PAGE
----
public domain textFollowing the Japanese attack on Pearl Harbor in December 1941, President Franklin D. Roosevelt signed an executive order that allowed the forcible removal of nearly 120,000 U.S. citizens and residents of Japanese descent from their homes to government-run assembly and relocation camps across the West—desolate places such as Manzanar in the shadow of the Sierras, Poston in the Arizona desert, Granada on the eastern Colorado plains. There, housed in temporary barracks and surrounded by barbed wire and guard towers, the residents built wartime communities, organizing governing bodies, farms, schools, libraries. They founded newspapers, too—publications that relayed official announcements, editorialized about important issues, reported camp news, followed the exploits of Japanese-Americans in the U.S. military and recorded the daily activities of residents for whom, even in confinement, life still went on. In the camps, residents lived and died, worked and played, got married and had children. One couple got married at the Tanforan assembly center in California, then shipped out to the Topaz camp in Utah the next day. Their first home as a married couple, the Topaz Times noted, was a barracks behind barbed wire in the western Utah desert.end public domain text
annotated textThis section offers additional background information and information from secondary research, woven with specific details to help readers imagine the backdrop for the newspaper writing. Hartsell offers a brief overview of typical content found in these newspapers; this description indicates that he has reviewed primary documents. The section concludes with a brief anecdote to show the human face of the original camp newspaper audience.end annotated text
public domain textThe internees created their publications from scratch, right down to the names. The Tule Lake camp dubbed its paper the Tulean Dispatch—a compromise between The Tulean and The Dusty Dispatch, two entries in its name-the-newspaper contest. (The winners got a box of chocolates.) Most of the newspapers were simply mimeographed or sometimes handwritten, but a few were formatted and printed like big-city dailies. The Sentinel was printed by the town newspaper in nearby Cody, Wyoming, and eventually grew a circulation of 6,000.end public domain text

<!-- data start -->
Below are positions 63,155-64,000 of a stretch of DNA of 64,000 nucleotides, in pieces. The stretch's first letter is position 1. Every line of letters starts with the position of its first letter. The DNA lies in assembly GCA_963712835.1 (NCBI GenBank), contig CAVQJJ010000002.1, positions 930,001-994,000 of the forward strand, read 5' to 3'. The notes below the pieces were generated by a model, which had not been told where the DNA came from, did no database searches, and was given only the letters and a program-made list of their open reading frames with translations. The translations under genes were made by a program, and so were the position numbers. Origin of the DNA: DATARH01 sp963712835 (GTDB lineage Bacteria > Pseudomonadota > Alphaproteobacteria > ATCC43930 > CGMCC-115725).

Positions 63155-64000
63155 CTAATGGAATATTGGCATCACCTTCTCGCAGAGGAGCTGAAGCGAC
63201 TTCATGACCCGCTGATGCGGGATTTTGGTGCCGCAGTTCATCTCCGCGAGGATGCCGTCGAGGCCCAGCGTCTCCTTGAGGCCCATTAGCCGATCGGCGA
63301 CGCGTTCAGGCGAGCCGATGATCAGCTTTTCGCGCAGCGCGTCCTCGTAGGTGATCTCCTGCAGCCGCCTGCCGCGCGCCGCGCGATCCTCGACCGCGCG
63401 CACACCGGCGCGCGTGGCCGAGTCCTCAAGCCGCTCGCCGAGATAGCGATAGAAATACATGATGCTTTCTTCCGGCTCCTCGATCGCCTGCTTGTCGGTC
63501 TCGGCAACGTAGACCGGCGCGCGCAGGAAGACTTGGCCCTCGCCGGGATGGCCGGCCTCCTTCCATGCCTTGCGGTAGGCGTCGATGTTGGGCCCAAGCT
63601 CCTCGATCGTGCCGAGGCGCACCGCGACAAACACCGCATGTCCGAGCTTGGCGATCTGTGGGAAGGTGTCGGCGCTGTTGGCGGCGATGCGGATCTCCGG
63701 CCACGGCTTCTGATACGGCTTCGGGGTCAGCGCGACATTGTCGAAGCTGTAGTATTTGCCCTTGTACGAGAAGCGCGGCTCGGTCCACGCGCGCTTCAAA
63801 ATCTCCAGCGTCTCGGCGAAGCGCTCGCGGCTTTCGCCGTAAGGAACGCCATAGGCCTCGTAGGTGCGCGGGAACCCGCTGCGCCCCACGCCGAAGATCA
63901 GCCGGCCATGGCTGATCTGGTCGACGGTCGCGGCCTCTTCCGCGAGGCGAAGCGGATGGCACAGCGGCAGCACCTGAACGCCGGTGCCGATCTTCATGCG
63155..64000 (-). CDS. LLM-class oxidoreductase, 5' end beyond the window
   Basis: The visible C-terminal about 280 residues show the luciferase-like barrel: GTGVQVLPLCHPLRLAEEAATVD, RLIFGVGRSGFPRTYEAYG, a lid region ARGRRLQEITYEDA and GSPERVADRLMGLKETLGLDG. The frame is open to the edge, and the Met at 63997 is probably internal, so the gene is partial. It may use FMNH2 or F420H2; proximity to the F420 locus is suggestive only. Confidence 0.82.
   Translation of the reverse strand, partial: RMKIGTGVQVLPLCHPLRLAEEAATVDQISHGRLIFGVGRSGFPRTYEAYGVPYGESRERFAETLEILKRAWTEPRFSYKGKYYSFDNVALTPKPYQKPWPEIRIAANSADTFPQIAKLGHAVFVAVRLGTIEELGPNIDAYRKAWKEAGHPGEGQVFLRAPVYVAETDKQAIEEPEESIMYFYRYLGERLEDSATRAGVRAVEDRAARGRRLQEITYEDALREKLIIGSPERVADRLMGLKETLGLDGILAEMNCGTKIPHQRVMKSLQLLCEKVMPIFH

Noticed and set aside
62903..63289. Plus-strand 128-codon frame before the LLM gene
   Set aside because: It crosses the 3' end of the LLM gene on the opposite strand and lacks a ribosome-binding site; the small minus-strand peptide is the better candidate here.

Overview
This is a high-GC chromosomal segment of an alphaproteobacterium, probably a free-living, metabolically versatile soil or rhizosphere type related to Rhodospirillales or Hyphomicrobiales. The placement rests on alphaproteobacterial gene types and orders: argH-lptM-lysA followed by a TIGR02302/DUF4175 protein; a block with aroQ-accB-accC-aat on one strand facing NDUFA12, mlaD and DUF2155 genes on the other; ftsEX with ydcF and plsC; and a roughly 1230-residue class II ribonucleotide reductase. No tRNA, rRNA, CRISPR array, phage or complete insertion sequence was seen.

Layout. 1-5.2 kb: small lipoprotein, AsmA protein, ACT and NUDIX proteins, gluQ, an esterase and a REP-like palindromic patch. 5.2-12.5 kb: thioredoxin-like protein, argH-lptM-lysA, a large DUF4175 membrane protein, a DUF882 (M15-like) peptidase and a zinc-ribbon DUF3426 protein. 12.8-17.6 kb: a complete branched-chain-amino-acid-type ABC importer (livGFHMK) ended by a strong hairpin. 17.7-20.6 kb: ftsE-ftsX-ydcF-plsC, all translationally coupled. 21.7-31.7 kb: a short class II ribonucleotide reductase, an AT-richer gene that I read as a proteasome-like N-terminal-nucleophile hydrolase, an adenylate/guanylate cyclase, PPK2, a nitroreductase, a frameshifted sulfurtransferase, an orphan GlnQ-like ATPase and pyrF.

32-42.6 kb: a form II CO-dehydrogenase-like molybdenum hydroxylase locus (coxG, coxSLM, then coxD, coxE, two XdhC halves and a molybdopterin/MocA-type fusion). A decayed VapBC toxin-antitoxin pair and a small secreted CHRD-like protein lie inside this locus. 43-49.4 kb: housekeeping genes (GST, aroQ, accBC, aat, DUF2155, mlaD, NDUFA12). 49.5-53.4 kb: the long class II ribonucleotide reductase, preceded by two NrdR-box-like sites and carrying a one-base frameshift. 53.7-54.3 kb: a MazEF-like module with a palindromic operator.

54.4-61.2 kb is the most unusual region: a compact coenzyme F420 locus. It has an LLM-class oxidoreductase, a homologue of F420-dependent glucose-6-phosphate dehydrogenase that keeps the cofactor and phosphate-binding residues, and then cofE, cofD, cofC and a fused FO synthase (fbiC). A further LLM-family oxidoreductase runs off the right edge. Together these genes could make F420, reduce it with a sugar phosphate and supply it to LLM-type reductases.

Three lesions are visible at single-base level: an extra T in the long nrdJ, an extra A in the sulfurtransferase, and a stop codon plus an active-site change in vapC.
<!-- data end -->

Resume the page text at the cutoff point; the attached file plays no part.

annotated textAfter covering background and context, Hartsell turns to focus on his profile subject. He discusses specific details of naming and producing the newspapers; he also includes information about the writers and their decisions regarding newspaper content.end annotated text
public domain textMany of the internees who edited and wrote for the camp newspapers had worked as journalists before the war. They knew this job wouldn’t be easy, requiring a delicate balance of covering news, keeping spirits up and getting along with the administration. The papers, though not explicitly censored, sometimes hesitated to cover controversial issues, such as strikes at Heart Mountain or Poston. Instead, many adopted editorial policies that would serve as “a strong constructive force in the community,” as a Poston Chronicle journalist later noted in an oral history. They mostly cooperated with the administration, stopped rumors and played up stories that would strengthen morale. Demonstrating loyalty to the U.S. was a frequent theme. The Sentinel mailed a copy of its first issue to Roosevelt in the hope, the editors wrote, that he would “find in its pages the loyalty and progress here at Heart Mountain.” A Topaz Times editorial objected to segregated Army units but nevertheless urged Japanese-American citizens to serve “to prove that the great majority of the group they represent are loyal.” “Our paper was always coming out with editorials supporting loyalty toward this country,” the Poston journalist said. “This rubbed some… the wrong way and every once in a while a delegation would come around to protest.”end public domain text